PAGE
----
Pause live TV on all consoles.
Right now, you can only pause and rewind content on the master PVR (the one with the hard drive in it). This should be an easy one because I can already do this via a workaround. When we’re watching TV from a regular console, we tell it to record the show. Once the recording begins, we then go into recordings and watch the show from there. Tada! We now have full pause, rewind and fast forward capabilities. This should be a standard feature.
Audio occasionally cuts out when using HDMI cable.
Occasionally, the audio will cut out when using HDMI cables. This is a known problem. Bell places the blame on the HDMI spec itself which doesn’t make any sense to me. It’s not a huge deal since it doesn’t happen often and when it does it lasts for less than 15 seconds.
60GB monthly data transfer cap is too low for today’s Internet-connected families.
I don’t have a problem with data transfer caps in general. They’re designed to keep a certain kind of network user from monopolizing the resources of the network. That being said, 60GB is NOT a sufficient cap for an average home. This cap should be at least 80GB – 100GB. If you exceed the cap, Bell will charge you an additional fee per GB, up to a $30 maximum. Although Bell hasn’t officially billed me for my overages, you should expect that you’ll be paying at least an extra $30 per month if you’re an Internet-type person.
A feature for copying settings from one console to another.
I went through considerable effort to create a favourite channel lineup, remove channels I’m not subscribed to or that broadcast in a language I don’t understand. Why should we have to do this for each TV? All of the consoles are networked together anyway, so there should be an option that lets be copy over the channel guides and favourite channels.
No support for playing UPNP video content from networked storage.
I have a two DNS323 storage devices on my home network with about 4TB of video content. Today, I watch this content from a PC using XBMC connected to my TV, or from my PS3 (which supports UPNP video content). It would be great if future versions of the Motorola consoles supported playing UPNP video content from other storage devices.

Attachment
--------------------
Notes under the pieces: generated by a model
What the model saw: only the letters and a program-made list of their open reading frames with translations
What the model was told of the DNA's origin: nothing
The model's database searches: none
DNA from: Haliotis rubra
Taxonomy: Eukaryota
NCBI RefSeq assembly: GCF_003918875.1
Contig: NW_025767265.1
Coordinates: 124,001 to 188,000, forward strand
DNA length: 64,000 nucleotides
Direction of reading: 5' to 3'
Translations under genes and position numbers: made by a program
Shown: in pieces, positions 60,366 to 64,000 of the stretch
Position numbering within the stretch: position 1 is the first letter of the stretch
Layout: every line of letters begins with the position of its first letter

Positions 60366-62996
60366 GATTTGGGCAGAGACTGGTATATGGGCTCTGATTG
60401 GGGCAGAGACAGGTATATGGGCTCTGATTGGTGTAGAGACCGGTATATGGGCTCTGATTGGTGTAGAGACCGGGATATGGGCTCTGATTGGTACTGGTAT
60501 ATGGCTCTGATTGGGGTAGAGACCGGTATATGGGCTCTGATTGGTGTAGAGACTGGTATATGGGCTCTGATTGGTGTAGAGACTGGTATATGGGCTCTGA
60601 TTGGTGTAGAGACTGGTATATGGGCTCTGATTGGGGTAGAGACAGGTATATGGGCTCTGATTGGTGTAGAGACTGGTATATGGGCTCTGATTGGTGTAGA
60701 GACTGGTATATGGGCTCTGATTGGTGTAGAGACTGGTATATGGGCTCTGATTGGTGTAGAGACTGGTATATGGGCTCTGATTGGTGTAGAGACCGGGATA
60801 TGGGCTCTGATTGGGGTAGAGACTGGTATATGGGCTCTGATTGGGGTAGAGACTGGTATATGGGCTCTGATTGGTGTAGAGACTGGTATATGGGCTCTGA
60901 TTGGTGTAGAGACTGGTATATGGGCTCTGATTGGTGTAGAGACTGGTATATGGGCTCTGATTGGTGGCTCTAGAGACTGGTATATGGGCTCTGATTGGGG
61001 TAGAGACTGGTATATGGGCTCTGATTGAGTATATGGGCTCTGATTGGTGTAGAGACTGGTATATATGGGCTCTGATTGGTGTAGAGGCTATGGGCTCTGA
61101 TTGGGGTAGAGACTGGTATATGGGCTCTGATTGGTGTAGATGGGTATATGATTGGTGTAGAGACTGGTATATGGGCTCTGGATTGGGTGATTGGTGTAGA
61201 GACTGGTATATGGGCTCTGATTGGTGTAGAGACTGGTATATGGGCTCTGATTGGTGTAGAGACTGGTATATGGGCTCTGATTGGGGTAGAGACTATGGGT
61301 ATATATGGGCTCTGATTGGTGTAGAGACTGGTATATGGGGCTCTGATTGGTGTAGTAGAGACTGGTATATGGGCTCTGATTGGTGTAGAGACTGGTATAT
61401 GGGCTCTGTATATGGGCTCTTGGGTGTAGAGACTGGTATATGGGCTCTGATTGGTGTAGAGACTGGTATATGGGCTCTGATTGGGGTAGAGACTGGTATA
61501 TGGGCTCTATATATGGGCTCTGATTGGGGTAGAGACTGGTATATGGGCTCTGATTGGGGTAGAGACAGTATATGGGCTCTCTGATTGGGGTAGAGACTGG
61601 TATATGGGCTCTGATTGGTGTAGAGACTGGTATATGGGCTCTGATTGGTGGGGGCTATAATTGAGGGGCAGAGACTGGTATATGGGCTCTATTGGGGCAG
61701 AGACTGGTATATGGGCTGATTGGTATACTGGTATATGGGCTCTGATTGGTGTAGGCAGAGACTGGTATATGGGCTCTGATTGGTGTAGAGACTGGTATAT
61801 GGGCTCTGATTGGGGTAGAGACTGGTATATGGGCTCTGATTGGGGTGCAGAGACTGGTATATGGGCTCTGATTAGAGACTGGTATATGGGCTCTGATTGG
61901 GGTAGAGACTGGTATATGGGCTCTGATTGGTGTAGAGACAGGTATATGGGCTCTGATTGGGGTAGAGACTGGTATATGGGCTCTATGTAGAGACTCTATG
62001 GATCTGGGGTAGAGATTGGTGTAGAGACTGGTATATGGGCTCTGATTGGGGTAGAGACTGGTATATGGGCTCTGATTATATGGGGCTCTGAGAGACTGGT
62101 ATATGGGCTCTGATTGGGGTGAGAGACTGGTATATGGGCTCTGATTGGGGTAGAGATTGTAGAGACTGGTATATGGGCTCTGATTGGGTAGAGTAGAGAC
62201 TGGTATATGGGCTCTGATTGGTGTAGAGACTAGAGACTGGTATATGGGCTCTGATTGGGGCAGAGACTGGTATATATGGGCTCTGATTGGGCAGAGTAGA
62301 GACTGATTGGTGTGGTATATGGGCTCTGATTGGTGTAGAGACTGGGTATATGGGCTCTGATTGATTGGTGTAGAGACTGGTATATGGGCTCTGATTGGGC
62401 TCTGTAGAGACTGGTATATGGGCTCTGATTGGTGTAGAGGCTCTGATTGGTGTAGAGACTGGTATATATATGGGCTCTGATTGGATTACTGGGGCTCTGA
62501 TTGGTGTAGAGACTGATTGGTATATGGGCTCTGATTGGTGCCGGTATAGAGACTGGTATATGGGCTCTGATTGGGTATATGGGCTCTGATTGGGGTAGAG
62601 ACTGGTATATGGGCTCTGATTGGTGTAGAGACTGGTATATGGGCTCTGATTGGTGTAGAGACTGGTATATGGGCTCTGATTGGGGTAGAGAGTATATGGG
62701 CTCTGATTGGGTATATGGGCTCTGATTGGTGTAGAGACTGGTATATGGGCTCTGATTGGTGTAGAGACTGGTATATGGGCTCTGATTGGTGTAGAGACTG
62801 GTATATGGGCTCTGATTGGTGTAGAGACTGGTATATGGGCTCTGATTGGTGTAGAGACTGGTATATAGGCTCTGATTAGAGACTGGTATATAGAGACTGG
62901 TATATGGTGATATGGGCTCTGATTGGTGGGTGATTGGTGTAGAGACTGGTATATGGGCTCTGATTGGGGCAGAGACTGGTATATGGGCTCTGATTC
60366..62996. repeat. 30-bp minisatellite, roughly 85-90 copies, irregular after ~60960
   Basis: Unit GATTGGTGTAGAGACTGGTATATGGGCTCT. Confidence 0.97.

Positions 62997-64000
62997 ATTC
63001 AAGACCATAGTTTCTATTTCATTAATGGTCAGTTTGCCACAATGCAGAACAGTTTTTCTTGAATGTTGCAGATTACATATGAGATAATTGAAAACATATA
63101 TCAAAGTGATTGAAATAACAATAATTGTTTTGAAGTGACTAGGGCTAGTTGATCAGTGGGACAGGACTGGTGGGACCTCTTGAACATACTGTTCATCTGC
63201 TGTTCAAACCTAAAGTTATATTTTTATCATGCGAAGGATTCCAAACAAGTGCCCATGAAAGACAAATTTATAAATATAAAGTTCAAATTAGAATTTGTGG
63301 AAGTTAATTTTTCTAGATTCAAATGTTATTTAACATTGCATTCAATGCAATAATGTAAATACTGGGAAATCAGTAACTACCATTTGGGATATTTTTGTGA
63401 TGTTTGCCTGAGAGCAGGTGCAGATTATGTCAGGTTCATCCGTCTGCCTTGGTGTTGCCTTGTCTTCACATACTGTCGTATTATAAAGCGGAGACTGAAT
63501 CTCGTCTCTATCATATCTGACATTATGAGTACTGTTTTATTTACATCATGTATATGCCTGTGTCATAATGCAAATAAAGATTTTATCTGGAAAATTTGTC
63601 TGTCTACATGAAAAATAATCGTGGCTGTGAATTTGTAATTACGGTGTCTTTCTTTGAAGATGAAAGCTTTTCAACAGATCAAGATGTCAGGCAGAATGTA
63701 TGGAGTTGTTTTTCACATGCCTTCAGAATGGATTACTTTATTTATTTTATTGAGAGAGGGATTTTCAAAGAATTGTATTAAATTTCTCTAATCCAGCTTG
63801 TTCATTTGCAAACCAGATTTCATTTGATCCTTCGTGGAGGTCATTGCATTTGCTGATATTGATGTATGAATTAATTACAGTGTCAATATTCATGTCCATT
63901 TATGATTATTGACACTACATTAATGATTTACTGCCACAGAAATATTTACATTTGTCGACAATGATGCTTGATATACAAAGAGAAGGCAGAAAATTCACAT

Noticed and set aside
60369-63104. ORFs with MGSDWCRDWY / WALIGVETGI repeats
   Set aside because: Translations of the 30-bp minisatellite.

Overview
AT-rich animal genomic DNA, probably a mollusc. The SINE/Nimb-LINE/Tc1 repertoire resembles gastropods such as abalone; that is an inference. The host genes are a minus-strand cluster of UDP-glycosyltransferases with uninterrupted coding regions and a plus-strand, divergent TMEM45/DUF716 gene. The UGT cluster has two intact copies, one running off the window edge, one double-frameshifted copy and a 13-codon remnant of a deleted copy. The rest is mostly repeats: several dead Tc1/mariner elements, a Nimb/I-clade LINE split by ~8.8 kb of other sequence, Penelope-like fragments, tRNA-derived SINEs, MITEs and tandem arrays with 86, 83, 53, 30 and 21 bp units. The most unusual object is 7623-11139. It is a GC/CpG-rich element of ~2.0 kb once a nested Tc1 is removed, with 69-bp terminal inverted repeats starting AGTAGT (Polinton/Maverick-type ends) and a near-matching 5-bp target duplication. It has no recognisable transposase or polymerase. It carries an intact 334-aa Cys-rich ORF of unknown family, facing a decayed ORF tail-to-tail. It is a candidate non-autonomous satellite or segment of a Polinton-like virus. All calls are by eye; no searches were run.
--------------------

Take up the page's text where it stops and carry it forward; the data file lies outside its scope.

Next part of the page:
Maximum of 4 consoles per household.
I only have 3, so this isn’t a big deal for me. But there will be households where this will be a problem.
Support for user profiles.
With networked consoles comes additional challenges (and opportunities). There are three people living in my house. I’d love to see user profile support. This way, I could see my own channel guide, shows that I’ve recorded, etc. Another reason for user profiles: recording quotas by user. This way, parents could assign a storage limit to their recording-happy teenagers.
Certain versions of Slingbox won’t work in conjunction with an HD-connected television
If you have a standard definition (ie non-HD) version of Sling Media’s Slingbox, you won’t be able to use it if you have the Slingbox connected to a Motorola console that’s connected to a TV via HDMI cable. When the Motorola console detects an HD output source, it stops sending video to the standard defintion SVideo and Composite output ports. This is a big downer for me since it means I can’t use my slingbox to watch my Entertainment Service on my laptop while sitting in my backyard, out on my porch, or in my home office.
There is a workaround: disconnect the HDMI cable from the Motorola console when you want to watch Slingbox… but this isn’t really a workaround in my opinion. I hope that Motorola addresses this shortcoming soon in a firmware update.
I had a conversation with a good friend of mine last week and he asked me what I thought about Bell’s service. I told him that I was very happy with it, but that I feel like we’re still just now starting to catch up with what digital technologies can do for us in the home. I really hope that Bell and Motorola are paying attention to what’s happening because the possibilities are endless in this area and I’m just now starting to get excited about the future. I hope they don’t let me down.